South Wales forests clear of new tree pest

by | Jan 14, 2015 | Featured Slider, Latest, News

A team of scientists has given the forests of South Wales the all clear following concerns that a new tree pest could have migrated across the border from England.

It was thought that Welsh forests could be at risk from the Large Larch Beetle and, as part of safe-guarding the future of Wales’ larch trees, the team from the IMPACT forestry research project carried out a two-month monitoring programme.

“We are pleased to report that we did not find any evidence of a breeding population of the  beetle here in Wales,” according to Tim Saunders, of IMPACT, the joint Wales, Ireland and EU-funded project which looks at tree pests and climate change.

The beetle (Ips cembrae) has already been found in the Forest of Dean, and the project team was charged with investigating to see whether larch trees already weakened in Wales by ramorum disease, caused by the fungus-like Phytophthora ramorumorganism, were attracting this new pest.

“The key thing about trees being weakened is that they make it easier for Ips cembrae to breed, and this increases the risk of populations building up to such a level that they can begin to kill living trees directly,” added Mr Saunders.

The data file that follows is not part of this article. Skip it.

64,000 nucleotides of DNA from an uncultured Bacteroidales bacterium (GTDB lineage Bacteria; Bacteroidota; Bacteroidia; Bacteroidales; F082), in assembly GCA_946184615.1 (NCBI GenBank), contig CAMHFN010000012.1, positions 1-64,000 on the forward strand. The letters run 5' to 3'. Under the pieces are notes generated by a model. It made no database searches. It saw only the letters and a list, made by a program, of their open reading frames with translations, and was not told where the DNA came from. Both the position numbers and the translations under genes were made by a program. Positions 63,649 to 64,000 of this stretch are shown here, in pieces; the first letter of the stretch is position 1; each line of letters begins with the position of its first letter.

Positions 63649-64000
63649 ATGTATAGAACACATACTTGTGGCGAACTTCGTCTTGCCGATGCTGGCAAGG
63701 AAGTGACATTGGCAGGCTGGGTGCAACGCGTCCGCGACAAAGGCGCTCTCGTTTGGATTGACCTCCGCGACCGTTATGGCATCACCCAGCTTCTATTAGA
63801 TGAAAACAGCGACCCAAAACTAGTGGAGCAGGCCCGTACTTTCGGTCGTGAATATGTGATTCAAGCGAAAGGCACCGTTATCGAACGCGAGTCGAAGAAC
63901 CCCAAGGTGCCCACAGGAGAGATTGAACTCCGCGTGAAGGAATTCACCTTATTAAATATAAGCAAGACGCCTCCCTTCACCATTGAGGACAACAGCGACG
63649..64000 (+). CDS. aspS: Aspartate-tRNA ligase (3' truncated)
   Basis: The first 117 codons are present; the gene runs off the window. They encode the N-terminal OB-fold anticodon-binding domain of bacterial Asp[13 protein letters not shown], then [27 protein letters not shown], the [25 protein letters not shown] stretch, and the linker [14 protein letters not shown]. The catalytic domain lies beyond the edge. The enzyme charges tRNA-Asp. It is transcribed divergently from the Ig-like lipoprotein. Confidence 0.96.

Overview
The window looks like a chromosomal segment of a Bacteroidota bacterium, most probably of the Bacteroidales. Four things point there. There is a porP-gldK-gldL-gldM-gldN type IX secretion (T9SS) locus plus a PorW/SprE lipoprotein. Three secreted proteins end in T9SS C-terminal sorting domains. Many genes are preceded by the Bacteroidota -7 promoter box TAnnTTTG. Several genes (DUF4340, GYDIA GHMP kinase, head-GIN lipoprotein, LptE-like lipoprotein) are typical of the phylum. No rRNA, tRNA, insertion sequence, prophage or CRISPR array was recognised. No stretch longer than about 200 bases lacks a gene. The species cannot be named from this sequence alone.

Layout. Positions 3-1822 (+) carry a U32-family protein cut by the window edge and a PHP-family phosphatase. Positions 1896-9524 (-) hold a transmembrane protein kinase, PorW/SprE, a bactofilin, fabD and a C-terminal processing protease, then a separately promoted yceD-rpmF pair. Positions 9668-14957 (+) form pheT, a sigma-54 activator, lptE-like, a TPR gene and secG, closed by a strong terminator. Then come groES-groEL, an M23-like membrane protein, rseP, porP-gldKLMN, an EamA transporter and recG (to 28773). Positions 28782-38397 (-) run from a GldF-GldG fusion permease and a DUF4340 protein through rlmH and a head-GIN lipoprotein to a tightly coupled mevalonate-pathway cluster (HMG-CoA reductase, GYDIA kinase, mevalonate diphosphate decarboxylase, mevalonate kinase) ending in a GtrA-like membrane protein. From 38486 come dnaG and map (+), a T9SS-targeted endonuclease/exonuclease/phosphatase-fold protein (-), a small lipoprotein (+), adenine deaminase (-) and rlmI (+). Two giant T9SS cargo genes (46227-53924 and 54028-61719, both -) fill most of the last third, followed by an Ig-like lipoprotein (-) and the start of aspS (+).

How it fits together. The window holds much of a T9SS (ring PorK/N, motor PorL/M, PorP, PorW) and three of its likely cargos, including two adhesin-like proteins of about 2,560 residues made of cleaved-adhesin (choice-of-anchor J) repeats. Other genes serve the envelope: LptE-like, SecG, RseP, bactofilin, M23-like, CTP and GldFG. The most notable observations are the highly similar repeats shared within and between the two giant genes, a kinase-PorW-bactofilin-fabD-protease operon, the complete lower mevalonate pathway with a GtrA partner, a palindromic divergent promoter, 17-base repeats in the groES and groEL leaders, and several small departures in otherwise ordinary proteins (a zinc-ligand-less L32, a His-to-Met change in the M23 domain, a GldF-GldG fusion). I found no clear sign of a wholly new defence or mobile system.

“This proactive action, monitoring the forest to see whether this important pest has migrated here, has given Welsh foresters a clearer understanding of what is happening on the ground, and will help with planning any possible counter-measures.”

The concern is that if Ips cembrae were to become established in Wales it could result in more larch losses, potentially affecting all species of larch, and because it can breed in newly felled trees and cause staining of the timber, possibly reducing the value of Sitka spruce, the main commercial crop in Wales.

About 1.5 million tonnes of larch timber in Wales have been affected by ramorum disease since it was first found affecting larch trees in Wales in 2010, mostly in the south.

However, the rate of spread of the disease slowed dramatically in 2014, with only 385 hectares of woodland outside the core disease zone in South Wales confirmed with new infection, compared with 3,715 in 2013.